MONTREAL (Reuters) - Canada has no plans to ground Boeing Co 737 MAX 8 aircraft but is ready to “act immediately” to suspend flights if new information emerges indicating there is a problem, Transport Minister Marc Garneau said on Tuesday.
His comments come as a growing number of nations suspended operations of the plane after a crash in Ethiopia that killed 157 people, just five months after a deadly crash in Indonesia involving the same model.
Garneau said Canada had not received any new information concerning the Ethiopian crash that would prompt it to ground Boeing 737 MAX 8 planes but that all options were on the table.
“If we received information or explanations that indicate that there’s a problem ... certainly we’ll act immediately,” he told reporters in Montreal.
“I asked my team to evaluate all available options, which includes possibly temporarily grounding some planes - the MAX 8 planes - so we’re ready to do so, if we decide to do so.”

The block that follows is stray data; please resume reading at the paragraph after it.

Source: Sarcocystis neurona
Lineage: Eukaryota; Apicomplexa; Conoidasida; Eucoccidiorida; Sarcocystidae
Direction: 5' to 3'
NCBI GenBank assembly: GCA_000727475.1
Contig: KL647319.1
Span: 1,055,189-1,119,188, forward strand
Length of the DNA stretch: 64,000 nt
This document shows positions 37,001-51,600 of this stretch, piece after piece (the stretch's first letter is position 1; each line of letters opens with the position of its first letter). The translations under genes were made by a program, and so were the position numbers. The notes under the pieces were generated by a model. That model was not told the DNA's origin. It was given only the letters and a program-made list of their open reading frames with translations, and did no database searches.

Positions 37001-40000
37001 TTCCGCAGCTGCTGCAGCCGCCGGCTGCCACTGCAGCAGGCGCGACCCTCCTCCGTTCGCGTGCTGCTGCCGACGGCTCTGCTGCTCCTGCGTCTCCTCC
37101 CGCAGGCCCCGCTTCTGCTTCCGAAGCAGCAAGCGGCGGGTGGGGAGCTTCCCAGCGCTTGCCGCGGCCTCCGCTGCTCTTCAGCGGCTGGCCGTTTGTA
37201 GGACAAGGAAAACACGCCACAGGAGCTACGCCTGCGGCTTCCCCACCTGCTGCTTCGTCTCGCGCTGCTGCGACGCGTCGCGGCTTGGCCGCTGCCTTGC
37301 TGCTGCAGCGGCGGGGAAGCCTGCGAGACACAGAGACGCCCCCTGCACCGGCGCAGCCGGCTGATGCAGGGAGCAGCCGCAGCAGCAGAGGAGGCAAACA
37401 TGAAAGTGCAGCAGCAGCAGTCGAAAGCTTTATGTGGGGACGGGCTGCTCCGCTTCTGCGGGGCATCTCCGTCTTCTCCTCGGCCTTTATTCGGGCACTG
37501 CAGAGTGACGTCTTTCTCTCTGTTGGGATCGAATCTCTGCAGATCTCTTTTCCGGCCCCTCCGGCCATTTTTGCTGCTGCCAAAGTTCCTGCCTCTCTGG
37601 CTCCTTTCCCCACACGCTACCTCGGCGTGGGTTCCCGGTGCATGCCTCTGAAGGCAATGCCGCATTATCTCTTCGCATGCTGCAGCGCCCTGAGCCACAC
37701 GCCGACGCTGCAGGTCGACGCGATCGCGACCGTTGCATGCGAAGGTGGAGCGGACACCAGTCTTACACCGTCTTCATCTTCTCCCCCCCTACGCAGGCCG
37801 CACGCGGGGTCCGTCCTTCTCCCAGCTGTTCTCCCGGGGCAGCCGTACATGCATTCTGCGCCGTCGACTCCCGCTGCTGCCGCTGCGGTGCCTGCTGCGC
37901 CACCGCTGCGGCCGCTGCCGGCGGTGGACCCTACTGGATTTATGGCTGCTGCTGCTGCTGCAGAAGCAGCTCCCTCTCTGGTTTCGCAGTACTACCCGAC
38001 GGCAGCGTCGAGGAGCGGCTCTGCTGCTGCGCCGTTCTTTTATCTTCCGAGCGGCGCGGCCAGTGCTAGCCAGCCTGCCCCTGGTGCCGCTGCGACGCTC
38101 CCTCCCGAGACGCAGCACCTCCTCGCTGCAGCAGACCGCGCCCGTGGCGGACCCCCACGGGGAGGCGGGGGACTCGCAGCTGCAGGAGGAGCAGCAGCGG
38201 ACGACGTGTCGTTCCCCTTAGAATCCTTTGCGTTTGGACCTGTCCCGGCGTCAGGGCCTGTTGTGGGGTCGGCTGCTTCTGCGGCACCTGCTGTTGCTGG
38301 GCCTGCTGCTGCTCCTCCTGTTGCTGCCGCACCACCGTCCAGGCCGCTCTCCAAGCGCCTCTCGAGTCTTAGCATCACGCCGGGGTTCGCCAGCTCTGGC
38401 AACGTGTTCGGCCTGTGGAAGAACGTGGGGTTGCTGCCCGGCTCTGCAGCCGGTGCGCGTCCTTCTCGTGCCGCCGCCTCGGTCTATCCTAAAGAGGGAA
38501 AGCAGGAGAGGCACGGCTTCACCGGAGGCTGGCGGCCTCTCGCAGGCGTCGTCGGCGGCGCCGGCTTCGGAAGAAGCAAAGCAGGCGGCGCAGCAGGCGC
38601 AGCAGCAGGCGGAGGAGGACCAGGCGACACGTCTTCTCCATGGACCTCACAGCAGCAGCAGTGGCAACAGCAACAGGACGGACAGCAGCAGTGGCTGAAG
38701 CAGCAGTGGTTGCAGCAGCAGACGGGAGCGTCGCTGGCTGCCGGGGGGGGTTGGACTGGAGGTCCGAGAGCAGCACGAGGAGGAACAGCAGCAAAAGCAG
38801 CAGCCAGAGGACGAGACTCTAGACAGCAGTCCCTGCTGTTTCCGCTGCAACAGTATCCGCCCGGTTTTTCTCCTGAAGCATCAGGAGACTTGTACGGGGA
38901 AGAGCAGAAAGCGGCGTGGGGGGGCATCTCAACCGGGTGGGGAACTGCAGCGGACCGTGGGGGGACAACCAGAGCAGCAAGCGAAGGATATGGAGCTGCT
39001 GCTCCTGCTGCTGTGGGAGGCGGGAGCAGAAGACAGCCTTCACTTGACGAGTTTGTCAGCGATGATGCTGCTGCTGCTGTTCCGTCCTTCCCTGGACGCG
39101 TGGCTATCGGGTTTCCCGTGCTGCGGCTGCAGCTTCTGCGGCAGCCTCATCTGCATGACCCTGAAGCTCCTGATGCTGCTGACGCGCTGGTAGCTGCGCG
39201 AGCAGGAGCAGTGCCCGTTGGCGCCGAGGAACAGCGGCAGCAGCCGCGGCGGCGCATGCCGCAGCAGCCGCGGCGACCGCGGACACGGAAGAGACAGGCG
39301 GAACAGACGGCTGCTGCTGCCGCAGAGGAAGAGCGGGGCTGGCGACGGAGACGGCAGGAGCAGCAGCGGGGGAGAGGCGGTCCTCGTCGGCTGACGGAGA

Garneau said later on Twitter he had canceled all his meetings and public events for Tuesday so he could consult with a panel of civil aviation experts. Canada’s two main airlines - Air Canada and WestJet Airlines Ltd - operate a total of 37 737 MAX 8 planes.
Garneau is due to hold a news conference at 11 a.m. (1500 GMT) on Wednesday in Ottawa to discuss the matter, but there are no immediate plans to order carriers to stop operating the aircraft, a government source said later on Tuesday.
The source - who requested anonymity given the sensitivity of the situation - said Canadian authorities were working very closely with the U.S. Federal Aviation Administration, which said on Tuesday it would not ground the plane.
Reporting by Allison Lampert in Montreal and David Ljunggren in Ottawa; Writing by Julie Gordon and David Ljunggren in Ottawa; Editing by Matthew Lewis and Peter Cooney
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